Brief report on my visit to the city of Mekelle
By Berhane Kahsay
Tigrai Online, July 9, 2015
Vibrant business activities in various localities of the capital of Tigrai State coupled with the explosion of large scale constructions of high rise buildings has created many jobs for people in Mekelle city and surounding areas.
Just came back from three weeks holiday in Mekelle and the way the city has expanded in all directions since my last visit two years ago is simply extraordinary. Vibrant business activities in various localities of the capital coupled with the explosion of large scale constructions of high rise buildings induced by the regional government and the private sector have created job opportunities for the dwellers.
Traditional out-door coffee houses have become common in Mekelle and serve numerous customers every day of the week protected by the lush green trees on both sides of the pavements from the relentless heat that at times approaches the 40 degrees mark. In the evenings cold beers occupy punter’s tables accompanied by blaring music until the early hours of the morning. And the undesirable impact of this situation has been the consumption of huge amounts of alcohol and proliferation of prostitutes of all ages impacting on the spread of communicable diseases among the youth which happens to be the driving force behind the spectacular development that is showing no sign of abating. So far, alcohol fuelled crimes have not reached a critical stage but as time goes by this would definitely change with devastating consequences.
Packed European style cafes with Wi-Fi as well as restaurants and mini-shopping centers stocked with local and imported items seem to be doing brisk businesses and their availability has increased as a result of improvements in the disposable income of the people. Four 4 star hotels are under construction and two have already been in operation and entertain local visitors, foreign tourists and conference participants from other parts of the country.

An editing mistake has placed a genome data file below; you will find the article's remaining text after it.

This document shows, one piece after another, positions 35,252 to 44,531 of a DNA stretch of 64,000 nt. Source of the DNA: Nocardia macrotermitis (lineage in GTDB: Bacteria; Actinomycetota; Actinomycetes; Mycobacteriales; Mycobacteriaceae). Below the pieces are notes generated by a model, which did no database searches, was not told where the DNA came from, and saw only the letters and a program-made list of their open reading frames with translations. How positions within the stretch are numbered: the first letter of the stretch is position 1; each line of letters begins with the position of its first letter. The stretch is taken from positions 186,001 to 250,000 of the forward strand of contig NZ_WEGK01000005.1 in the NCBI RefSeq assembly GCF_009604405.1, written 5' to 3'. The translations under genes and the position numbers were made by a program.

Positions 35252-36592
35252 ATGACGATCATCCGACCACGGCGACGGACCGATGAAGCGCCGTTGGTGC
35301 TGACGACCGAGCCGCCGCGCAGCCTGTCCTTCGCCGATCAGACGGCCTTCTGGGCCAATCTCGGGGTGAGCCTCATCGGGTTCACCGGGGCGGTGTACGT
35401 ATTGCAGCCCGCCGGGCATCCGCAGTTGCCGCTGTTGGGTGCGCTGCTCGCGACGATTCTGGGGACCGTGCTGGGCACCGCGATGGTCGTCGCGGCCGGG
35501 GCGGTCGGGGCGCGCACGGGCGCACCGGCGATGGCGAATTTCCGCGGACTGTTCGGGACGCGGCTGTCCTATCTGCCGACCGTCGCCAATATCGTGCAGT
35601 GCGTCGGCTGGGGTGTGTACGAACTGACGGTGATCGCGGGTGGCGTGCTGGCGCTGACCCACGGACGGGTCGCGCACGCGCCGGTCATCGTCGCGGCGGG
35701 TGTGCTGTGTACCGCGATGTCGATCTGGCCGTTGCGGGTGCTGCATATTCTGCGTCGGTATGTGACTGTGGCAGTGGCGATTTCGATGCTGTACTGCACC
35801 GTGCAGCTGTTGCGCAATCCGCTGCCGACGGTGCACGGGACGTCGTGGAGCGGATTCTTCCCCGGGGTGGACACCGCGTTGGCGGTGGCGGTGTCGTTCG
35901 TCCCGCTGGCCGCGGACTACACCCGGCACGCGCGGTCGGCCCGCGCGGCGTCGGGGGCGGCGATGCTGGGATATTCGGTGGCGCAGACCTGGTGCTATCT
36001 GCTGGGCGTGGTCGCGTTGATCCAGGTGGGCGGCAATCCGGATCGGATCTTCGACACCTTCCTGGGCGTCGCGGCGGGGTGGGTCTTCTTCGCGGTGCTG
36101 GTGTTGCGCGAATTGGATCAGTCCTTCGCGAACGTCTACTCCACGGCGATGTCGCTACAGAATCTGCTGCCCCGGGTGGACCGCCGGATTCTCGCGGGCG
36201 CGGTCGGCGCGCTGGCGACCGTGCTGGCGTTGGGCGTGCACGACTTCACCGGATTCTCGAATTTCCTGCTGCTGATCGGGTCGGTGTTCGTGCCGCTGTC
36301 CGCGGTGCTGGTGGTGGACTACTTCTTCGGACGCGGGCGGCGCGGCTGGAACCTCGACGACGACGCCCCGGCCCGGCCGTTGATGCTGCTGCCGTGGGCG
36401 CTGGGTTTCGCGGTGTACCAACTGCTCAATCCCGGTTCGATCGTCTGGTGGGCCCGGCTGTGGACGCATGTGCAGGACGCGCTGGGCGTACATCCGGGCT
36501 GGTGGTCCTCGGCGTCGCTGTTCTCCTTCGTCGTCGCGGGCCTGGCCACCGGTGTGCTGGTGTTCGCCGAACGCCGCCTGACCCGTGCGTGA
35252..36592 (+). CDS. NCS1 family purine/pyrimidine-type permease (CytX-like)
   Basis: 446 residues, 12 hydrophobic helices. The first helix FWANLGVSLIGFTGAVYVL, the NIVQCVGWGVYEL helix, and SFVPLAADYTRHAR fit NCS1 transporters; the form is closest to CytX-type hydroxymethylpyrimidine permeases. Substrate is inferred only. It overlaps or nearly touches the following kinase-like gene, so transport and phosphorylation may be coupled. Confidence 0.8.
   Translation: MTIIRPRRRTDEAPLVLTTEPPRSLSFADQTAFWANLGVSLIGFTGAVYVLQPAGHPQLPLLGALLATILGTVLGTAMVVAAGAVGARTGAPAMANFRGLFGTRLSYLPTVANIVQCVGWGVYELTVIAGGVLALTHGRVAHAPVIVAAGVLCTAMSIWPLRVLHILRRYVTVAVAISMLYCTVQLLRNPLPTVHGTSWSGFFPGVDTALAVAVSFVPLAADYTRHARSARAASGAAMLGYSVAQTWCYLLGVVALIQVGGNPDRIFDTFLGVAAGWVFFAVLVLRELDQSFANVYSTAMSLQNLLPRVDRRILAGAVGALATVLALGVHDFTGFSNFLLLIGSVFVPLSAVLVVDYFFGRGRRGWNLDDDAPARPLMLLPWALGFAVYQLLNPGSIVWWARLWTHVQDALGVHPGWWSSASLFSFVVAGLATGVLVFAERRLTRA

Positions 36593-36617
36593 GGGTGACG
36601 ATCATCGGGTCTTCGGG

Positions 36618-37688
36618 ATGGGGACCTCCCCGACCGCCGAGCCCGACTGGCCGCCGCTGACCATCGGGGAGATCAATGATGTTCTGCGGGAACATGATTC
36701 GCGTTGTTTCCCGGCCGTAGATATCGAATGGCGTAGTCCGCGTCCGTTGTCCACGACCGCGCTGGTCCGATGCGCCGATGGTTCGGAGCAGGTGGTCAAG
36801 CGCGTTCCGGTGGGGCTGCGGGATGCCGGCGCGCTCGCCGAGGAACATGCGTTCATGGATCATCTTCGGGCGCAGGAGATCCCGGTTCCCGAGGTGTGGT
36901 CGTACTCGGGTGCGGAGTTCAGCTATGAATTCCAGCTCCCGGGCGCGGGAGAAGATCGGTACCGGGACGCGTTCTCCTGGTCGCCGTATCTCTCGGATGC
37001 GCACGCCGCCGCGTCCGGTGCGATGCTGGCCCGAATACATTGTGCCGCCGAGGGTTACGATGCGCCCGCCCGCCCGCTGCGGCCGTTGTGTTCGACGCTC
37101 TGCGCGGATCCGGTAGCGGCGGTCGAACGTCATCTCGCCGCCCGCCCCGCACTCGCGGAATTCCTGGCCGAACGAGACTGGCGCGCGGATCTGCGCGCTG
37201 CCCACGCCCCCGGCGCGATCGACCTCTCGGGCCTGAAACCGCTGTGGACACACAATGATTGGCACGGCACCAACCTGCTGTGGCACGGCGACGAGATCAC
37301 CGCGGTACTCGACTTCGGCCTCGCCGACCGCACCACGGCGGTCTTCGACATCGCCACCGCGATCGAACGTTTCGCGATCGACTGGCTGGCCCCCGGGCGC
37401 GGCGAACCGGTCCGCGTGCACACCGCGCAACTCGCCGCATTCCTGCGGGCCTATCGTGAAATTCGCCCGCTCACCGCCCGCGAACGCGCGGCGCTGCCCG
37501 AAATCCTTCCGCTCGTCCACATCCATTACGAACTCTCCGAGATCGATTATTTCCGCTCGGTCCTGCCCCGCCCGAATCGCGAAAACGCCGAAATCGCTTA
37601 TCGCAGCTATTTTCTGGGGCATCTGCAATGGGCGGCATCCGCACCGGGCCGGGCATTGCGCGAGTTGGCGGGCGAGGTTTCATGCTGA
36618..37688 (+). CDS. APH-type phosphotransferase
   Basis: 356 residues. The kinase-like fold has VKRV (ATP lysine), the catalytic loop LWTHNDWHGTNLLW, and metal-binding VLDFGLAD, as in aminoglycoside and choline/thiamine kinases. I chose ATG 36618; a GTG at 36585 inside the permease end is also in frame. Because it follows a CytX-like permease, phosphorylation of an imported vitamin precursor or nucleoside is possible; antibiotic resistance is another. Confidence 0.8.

Further massive expenditures by the regional government on social housing, new road constructions and upgrading have transformed the capital, and in the not too distant future, the authorities would certainly succeed in lifting Mekelle to the level of Bahirdar, Awasa, and Adam which have been enjoying the lion’s share of foreign direct investment.
Very attractive coble-stone roads that cover huge parts of the heart of Tigray have been constructed with an out lay of millions of birr and their quality and finishing have shown to be superior to those found in different parts of the country including Addis Ababa. But these have been seriously damaged as a consequence of blocked drainages resulting in flooding after moderate rain falls. Heavy trucks that should have been directed to asphalted roads have also inflicted further destructions and to repair these scarce resources would have to be diverted from elsewhere.
It is responsibility of the city administration to ensure their durability in addition to making the streets clean and tidy which does not appear to be the case at this juncture. Wantonly discarded empty plastic water bottles of all sizes and poisonous gases emitted by vehicles that have quadrupled since my last visit are sooner rather than later bound to precipitate serious damage to the environment. The situation is not yet as bad as it is in Addis Ababa but urgent measures such us placing collection bins in carefully selected localities have to be instigated as a matter of utmost urgency in order to halt the perilous situation from galloping out of control.